Test Catches Cancer Early; Now New Study Begins
Dec 8, 2021
Sutter Health
NBC reporter Kate Snow, left, interviewed Dr. Phyllis Napoles and pancreatic cancer survivor Jim Ford, whose cancer was detected by a blood test that Sutter Health helped to study.
In the photo above, NBC reporter Kate Snow, left, interviewed Dr. Phyllis Napoles and pancreatic cancer survivor Jim Ford, whose cancer was detected by a blood test that Sutter Health helped to study.

By Gary Zavoral and Karin Fleming, Vitals contributors

Jim Ford of Sacramento was asked to be part of a study to help develop a blood test that could detect dozens of cancers, many of which currently don’t have a screening test to detect them in the early stages. The test detected a possibility of cancer in the lungs or pancreas, and further tests proved that he had stage 2 pancreatic cancer.

“I thought it was a death sentence,” Ford said.

And usually it is. Pancreatic cancer is rarely diagnosed early enough to treat successfully, and many celebrities and famous Americans — including Alex Trebek, Steve Jobs, Aretha Franklin and Patrick Swayze — have died within a year or two of receiving their diagnoses.

However, as surgical oncologist Dr. Phyllis Napoles with Sutter Medical Center, Sacramento says, “It’s like Jim hit the lottery.” Because the cancer was diagnosed early, Dr. Napoles was able to safely remove Jim’s pancreas with its large tumor. After oncology treatments, Ford is in remission and is restored to full health.

Recently, Ford and Dr. Napoles were reunited when NBC News reporter Kate Snow and her crew came to the Sacramento hospital to get Ford’s amazing story.

CLICK HERE to watch Ford’s story that appeared on “NBC Nightly News.”

Now a new clinical trial launched at Sutter Health in the Sacramento and Modesto areas will be researching that same blood test that detected Ford’s cancer to evaluate its safety and efficacy.

Recently, Sutter began enrolling eligible patients into a study called PATHFINDER 2. Sponsored by GRAIL LLC, PATHFINDER 2 is assessing the diagnostic capabilities of a multi-cancer early detection blood test called Galleri®. PATHFINDER 2 will evaluate the safety and efficacy of the Galleri® test, as well as patients’ adherence to standard-of-care cancer screening tests.

quoteSutter, currently the only health system in California participating in the multicenter PATHFINDER 2 study, will enroll participants across eight sites in the greater Sacramento region and at Memorial Medical Center in Modesto. Patients who did not participate in the earlier GRAIL studies at Sutter entitled STRIVE or PATHFINDER 1, who haven’t been diagnosed with cancer in the last three years and who are 50 years or older, are potentially eligible to enroll in the study and receive the cancer screening with Galleri®.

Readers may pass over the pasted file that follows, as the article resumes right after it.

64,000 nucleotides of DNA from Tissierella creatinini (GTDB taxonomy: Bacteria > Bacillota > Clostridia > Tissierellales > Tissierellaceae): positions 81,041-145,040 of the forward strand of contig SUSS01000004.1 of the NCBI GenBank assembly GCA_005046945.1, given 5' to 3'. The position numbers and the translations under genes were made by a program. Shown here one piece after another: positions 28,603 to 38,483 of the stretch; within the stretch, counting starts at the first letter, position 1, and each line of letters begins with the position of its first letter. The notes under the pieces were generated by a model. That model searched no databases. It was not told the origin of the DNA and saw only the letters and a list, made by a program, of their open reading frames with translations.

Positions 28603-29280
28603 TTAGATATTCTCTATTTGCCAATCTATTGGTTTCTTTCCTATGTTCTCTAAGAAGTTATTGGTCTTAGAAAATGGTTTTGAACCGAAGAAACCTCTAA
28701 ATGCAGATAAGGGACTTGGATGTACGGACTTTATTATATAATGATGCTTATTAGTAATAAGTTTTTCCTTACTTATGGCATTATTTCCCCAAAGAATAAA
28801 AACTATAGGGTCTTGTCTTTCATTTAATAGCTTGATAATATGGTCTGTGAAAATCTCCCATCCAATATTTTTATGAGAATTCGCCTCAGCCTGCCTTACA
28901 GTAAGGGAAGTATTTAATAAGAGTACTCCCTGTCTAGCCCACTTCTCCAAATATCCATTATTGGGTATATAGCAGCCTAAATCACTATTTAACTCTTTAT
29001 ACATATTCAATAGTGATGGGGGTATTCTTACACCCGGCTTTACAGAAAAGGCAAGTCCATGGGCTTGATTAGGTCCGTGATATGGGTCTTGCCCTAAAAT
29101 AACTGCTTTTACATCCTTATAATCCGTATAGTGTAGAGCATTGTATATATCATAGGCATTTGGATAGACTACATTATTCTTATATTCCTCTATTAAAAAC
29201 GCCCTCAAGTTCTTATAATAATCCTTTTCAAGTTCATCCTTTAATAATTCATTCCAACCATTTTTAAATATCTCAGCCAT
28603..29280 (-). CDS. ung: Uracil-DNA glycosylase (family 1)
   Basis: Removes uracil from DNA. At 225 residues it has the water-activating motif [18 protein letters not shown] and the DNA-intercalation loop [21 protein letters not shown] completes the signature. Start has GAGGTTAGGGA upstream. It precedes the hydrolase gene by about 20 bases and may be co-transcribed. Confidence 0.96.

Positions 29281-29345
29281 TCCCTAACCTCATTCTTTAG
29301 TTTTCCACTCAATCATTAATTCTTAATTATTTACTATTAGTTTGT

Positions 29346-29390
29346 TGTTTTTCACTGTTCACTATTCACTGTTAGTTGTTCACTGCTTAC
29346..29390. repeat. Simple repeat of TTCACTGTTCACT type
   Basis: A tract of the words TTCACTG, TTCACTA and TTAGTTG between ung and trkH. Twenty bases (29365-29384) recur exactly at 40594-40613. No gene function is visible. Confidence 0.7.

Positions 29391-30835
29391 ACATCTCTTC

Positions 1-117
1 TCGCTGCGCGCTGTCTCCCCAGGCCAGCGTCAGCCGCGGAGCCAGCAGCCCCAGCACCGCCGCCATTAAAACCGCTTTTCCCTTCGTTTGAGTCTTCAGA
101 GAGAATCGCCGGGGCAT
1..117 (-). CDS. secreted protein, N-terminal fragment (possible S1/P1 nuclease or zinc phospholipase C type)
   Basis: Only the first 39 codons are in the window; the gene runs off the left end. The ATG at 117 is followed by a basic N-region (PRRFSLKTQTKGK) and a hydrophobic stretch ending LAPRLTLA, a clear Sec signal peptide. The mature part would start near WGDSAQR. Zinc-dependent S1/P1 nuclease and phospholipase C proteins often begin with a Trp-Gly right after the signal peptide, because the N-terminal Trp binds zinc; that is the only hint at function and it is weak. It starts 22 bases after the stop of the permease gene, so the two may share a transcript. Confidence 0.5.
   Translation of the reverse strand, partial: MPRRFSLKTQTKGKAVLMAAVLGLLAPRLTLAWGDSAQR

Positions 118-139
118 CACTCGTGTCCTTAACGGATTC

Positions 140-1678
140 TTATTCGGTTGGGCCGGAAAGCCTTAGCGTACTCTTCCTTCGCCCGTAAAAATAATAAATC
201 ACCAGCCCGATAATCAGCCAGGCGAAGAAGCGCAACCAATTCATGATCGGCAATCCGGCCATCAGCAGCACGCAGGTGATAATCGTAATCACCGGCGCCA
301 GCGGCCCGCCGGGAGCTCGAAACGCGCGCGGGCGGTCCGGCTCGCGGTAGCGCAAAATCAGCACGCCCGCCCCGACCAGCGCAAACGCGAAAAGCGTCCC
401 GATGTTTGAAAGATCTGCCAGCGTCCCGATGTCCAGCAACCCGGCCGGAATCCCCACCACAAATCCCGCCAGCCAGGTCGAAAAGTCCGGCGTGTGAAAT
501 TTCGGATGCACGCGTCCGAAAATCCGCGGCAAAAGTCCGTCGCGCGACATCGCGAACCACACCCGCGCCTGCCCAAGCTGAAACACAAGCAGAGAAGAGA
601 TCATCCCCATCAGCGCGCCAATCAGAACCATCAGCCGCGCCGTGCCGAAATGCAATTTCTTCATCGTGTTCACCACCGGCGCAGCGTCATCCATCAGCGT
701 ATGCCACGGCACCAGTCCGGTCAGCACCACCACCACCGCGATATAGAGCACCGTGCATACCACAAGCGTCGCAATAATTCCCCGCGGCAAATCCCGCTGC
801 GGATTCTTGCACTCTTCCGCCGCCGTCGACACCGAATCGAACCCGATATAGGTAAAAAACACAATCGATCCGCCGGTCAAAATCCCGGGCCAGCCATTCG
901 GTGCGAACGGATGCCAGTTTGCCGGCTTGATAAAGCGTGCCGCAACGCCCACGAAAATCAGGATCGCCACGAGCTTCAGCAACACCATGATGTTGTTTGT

While blood tests to detect or monitor cancer progression are not new, existing cancer screening tests typically look for a single cancer at a time (e.g., lung cancer). The PATHFINDER 2 study is assessing whether the Galleri® test will help aid early detection for multiple types of cancer with a single blood draw before symptoms present.

The test analyzes participants’ blood for a cancer signal, and it is designed to pinpoint where in the body the cancer originates in order to identify the appropriate diagnostic next steps confirming if cancer is indeed present.

Charles McDonnell, M.D., FACR

Dr. Charles McDonnell

“Insights from the PATHFINDER 2 study may improve how we screen for cancers and expand the types of cancer for which we can screen. Sutter’s participation in this study could help pioneer breakthroughs in early detection that may help save lives around the world,” says Dr. Charles McDonnell, a Sutter radiologist in Sacramento and lead principal investigator for the study at Sutter. “We anticipate this trial may allow us to personalize cancer screening and may eventually enable earlier, safer care for those patients found to have cancer.”

During the PATHFINDER 2 study, blood samples will be collected from eligible Sutter patients who consent to participate in the study. Blood samples will be analyzed for small pieces of the tumor’s DNA (i.e., its genetic “code”). If a study participant tests positive for a cancer signal, they will be counseled on the results of their blood test and followed during workup to diagnose their cancer. If no cancer signal is detected, the study participant will be counseled to continue their guideline-recommended screening. Study participants will be followed for three years to assess their cancer status and use of routine guideline-recommended cancer screening.


Study participants will receive a multi-cancer screening test with results returned. Those who test positive for a cancer signal will have their diagnostic testing paid for by GRAIL, LLC. (which may include imaging studies, laboratory tests and/or biopsies). Participants will also receive emails and newsletters from Sutter with information about follow-up appointments and study milestones.

The PATHFINDER 2 study is part of Sutter’s coordinated efforts to improve cancer research and treatment outcomes for patients. Sutter also participates in large, phase 1-3 national clinical studies sponsored by the National Cancer Institute and collaborates with pharmaceutical companies on cancer research.

Learn more about PATHFINDER 2 and if you qualify by contacting the study team at pathfinderstudy@sutterhealth.org or call (916) 746-2161.

Recent Articles